Drag Race

Burning rubber, hot tracks, awesome cars. Like Bruce Springsteen says, when summer's here, the time's just right for going racing. But you don't have to have a '69 Chevy with a 396, Fuelie heads and a Hurst on the floor to get into this great sport. Open competitive drag racing is an acceleration contest that takes place on a professional strip, and all kinds of drivers participate. It can be a fun and profitable hobby, but knowing how to drag race properly will ensure that you keep yourself and others safe as well as make for an enjoyable time at the track.


Choosing and Modifying a Dragster

  1. Choose between style and speed. When you're picking a vehicle to drag race, there are a lot of things to consider beyond how fast your vehicle can rip away from the starting line. Cost, your commitment to rebuilding an repairing the vehicle, and your ultimate ambitions for the car should be taken into account. Most drag racers want basically the same thing: a throaty beast of a dragster with a great paint job, equally great looking when parked in the lot, as it looks when its blowing past you in the passing lane.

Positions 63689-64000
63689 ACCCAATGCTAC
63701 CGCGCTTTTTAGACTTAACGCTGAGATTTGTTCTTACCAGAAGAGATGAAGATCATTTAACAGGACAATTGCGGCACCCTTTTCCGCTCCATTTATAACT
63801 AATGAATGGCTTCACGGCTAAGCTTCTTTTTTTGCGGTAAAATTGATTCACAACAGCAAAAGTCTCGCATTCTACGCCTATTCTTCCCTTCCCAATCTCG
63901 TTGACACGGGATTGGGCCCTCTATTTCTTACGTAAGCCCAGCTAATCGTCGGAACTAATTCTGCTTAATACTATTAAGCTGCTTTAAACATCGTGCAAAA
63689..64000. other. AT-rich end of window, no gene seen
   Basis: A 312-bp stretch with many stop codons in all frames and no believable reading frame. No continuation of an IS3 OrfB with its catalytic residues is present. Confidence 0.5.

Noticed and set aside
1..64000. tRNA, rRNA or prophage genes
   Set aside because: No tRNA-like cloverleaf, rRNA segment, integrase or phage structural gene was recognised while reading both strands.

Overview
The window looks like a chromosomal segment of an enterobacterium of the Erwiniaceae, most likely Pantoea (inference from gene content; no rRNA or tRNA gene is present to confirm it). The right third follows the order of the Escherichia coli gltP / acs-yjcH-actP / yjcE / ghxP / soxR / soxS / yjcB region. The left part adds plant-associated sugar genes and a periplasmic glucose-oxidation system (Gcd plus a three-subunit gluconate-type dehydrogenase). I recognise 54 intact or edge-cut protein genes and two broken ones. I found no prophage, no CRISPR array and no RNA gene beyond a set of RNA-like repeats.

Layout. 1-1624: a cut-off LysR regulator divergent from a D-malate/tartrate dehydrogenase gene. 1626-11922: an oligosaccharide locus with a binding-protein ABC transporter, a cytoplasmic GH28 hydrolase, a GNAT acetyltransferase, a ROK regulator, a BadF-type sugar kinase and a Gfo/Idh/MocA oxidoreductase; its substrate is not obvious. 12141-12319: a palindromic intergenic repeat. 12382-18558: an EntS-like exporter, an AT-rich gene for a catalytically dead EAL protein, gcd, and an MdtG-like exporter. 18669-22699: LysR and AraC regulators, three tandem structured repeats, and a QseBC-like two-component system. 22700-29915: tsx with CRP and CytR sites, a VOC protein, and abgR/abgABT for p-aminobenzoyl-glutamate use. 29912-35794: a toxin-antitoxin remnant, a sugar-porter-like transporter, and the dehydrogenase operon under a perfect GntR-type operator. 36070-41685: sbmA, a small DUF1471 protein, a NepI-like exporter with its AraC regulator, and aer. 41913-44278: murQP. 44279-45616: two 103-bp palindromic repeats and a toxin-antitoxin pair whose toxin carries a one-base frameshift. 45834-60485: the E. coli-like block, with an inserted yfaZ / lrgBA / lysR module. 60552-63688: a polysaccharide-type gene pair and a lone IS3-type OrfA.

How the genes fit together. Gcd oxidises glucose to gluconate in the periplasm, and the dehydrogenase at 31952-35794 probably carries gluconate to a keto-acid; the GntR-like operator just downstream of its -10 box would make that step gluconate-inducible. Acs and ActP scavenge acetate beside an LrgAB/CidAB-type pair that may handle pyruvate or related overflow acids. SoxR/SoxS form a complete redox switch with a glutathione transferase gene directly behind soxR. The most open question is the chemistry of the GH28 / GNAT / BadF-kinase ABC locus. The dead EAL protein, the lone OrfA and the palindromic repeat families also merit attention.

• Ideally, you want a light that's amenable to lots of modifications. A good dragster often has an engine modified with aftermarket cams, heads, and other components, to maximize the horsepower so it runs in excess of 600 or 700 HP. If you've got that, you'll have a muscle-monster. But for many drivers, anything beyond 500 HP is excessive. That's still an insanely fast car.
    • Many aspiring dragsters probably have a frame or a model in mind when they're getting started, because of the look. A '57 Chevy Bel Air is a perfectly-great drag strip candidate for some classic-car enthusiasts, but for others that heavy frame might outweigh the style points.
  2. Pick something that you'll enjoy working on. Hot-rodding for the drag strip is, above all else, a great nostalgia project. Get a hold of the Corvette model your dad always lusted after when you were a kid, painted sea-foam green, a car he never got to drive. Or maybe you want a Mustang just like the one Steve McQueen drove for the classic chase scenes in Bullitt. Maybe you want to go all-out and get an old Chevy Apache frame from the '40s and make a funny car to crack up the boys down at the track. There's no wrong choice, if you like the car.